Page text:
Thursday, April 30, 2009

CHI 2009: Musink

Musink: composing music through augmented drawing
by Theophanis Tsandilas, Catherine Letondal & Wendy E. Mackay
Univ. Paris-Du, Orsay Cedex, France

Musink pdf
Musink Video

This paper attempts to provide a transition between paper and computer for composers. It allows for composers to freely use their creativity on paper and translate it to the computer. Using OpenMusic software they recorded gestures from a pen on paper and put the gestures on the computer for the OpenMusic software to then use the gestures and put meaning to them.

According to their surveys and studies with composers the technique was supposedly liked. However, I am not sure how effective it would be in the real creative process when errors and scratch notes are prevalent.

Tuesday, April 7, 2009

UIST 2007 - Hybrid Infrared and Visible Light Projection for Location Tracking

UIST 2007 - Hybrid Infrared and Visible Light Projection for Location Tracking
by Johnny Chung Lee, Scott Hudson, Paul Dietz {Carnegie Mellon University & Mitsubishi Electric Research Labs}

This paper discusses their prototype for a hybrid infrared and visible light projector for location tracking. The idea of the prototype is to solve the application issues of many other interactive projection systems. An example of previous interactive projection systems can be seen in Figure 1. The problem with these projects for practical use is the difficulty of image alignment and location tracking, which the hybrid infrared and visible light projector attempts to solve.

In previous work the use of projecting a series of patterns which uniquely identifies each pixel in the projector's screen. See Figure 2. Using this technique but with invisible infrared light a projector can overlay the location discovery infrared lights on top of the viewing visible light to have an intractable projector.

The prototype created uses LED's as apposed to the expensive high wattage Xenon gas bulb used in DLP. The LED's consist of 24 high output visible-light LED's and 24 high output near infrared LED's shown in Figure 3. The prototype did not add RGB color arrays since it would be a trivial task for it to be added for commercial use. The infrared LED's then are received using Vishay 56KHZ IR receivers (hand held style pen).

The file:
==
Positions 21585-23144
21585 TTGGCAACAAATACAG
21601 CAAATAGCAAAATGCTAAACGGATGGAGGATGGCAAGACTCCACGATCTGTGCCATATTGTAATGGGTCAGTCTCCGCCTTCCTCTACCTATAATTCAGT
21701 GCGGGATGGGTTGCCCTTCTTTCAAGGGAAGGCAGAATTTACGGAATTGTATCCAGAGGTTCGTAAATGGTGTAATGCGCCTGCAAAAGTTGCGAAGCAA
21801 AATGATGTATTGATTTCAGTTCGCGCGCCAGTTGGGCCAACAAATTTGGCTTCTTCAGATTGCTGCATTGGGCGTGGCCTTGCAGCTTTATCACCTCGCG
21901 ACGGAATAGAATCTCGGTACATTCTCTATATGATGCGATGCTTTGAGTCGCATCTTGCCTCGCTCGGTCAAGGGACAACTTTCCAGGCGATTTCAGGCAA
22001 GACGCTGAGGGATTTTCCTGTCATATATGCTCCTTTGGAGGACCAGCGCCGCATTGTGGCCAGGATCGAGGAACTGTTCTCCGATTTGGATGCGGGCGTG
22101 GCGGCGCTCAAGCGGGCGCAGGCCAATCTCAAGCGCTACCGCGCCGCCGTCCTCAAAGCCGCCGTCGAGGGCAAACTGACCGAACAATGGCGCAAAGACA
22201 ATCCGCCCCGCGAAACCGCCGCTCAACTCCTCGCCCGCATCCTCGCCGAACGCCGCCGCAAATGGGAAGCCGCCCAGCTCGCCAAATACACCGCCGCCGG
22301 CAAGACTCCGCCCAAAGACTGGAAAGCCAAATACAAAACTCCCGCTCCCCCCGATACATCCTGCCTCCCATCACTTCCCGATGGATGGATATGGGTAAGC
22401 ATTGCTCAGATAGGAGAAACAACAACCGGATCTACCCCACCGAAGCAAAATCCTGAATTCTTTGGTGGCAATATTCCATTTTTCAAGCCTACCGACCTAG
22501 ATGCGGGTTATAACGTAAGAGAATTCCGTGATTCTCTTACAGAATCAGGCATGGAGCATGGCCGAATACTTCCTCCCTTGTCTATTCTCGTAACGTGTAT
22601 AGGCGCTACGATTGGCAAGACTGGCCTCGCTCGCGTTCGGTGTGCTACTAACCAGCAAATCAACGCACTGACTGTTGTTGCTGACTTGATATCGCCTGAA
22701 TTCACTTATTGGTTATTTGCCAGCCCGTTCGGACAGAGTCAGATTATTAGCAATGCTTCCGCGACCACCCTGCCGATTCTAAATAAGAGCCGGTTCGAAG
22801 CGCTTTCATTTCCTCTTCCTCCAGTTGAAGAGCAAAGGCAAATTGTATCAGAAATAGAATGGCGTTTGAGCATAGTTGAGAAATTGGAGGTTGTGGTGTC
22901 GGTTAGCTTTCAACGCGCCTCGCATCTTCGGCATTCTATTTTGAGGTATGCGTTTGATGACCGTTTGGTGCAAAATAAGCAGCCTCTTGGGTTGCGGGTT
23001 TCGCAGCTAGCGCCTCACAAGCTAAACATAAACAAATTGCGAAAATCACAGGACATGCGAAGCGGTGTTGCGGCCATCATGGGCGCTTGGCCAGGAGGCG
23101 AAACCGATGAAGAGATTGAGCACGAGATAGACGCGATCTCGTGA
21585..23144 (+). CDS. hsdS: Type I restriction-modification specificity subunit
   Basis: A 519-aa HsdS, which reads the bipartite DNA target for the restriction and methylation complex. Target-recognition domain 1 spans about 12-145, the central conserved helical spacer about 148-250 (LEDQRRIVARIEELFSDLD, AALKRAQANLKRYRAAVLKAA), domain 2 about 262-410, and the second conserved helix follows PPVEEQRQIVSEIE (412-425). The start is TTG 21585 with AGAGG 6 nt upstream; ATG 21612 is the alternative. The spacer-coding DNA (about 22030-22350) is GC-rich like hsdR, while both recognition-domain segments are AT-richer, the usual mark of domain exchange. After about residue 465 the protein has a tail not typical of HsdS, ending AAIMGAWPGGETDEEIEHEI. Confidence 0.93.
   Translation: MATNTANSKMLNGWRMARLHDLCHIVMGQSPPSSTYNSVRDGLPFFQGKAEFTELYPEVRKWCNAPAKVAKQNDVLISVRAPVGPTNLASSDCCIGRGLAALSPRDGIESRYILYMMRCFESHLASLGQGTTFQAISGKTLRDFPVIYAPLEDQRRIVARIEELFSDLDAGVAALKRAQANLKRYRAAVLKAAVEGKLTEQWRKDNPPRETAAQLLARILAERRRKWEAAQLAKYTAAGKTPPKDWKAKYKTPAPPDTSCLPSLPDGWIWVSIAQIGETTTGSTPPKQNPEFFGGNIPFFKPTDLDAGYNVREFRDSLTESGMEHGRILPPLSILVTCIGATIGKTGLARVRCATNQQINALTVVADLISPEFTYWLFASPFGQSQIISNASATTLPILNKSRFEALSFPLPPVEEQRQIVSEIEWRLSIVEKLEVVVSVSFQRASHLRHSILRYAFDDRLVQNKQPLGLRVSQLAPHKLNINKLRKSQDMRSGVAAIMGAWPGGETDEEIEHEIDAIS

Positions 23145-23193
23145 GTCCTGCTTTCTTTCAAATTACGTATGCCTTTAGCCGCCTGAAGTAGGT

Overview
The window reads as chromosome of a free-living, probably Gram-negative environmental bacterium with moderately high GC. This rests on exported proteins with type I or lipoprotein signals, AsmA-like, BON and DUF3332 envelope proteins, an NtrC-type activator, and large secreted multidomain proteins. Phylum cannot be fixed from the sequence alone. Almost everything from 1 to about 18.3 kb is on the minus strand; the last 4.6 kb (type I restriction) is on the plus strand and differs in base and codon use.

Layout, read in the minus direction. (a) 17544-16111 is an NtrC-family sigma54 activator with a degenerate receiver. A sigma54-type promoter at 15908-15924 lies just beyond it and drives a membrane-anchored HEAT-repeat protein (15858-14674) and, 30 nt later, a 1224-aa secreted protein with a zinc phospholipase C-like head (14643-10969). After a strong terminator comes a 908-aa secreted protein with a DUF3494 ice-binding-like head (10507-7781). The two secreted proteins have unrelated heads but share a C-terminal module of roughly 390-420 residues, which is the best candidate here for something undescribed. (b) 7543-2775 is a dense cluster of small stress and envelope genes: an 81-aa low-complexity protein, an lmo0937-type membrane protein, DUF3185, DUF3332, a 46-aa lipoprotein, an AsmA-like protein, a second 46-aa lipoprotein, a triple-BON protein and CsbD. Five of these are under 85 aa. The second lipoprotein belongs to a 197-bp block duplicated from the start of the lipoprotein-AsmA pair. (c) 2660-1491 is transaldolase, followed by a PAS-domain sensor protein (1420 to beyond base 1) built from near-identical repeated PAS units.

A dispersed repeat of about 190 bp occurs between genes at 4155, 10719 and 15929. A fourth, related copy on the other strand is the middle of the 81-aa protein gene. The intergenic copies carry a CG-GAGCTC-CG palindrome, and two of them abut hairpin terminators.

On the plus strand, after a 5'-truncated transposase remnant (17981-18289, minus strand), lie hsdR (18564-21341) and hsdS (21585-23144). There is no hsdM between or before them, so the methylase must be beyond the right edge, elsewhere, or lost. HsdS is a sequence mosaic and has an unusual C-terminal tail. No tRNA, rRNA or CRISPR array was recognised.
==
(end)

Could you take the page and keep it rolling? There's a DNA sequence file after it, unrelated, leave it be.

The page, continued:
For rear projected displays a style pen using the IR receiver is used to interact with the projected display. See Figure 5. For front projected display a style pen is not possible due to hand and body blocking the projected image. However, a hand-held focus lens can be held a short distance away to receive the IR reflected off of not only flat but spatial images as well. See Figure 6.

The authors also make note of the ease of replacing current rear projected display systems with their prototype and thus creating an interactable display device with only a few alterations.

The authors of the paper mention that the Nintendo Wii Controller uses IR LED emitters and a handheld IR camera for tracking but don't really go into any speculations on some potential applications. To me it seems very plausable for this technology to be used with console systems to allow for more procise controls using a handle held controller similar to that of the Wii Conroller. Also, remote controlers for the TV could become interactable controlers, pointing and clicking instead of scrolling.

Figure 1. Tracking the location of a hand-held surface and then projecting content to simulate an active display.

Figure 2. Two views of our projector output: a test pattern seen in infrared (left) and a visible light image (right)

Figure 3. Light source of 24 red (clear) and 24 infrared (dark) high-output light emitting diodes.

Figure 4. Inside our projector: A) LED light source B) culminating lens C) DMD device and D) projection lens.

Figure 5. A stylus with a light sensor (insert) used to interact with a rear-projected display.

Figure 6. A stylus utilizing a focusing lens (insert) for distant pointing on non-planar and discontinuous surfaces.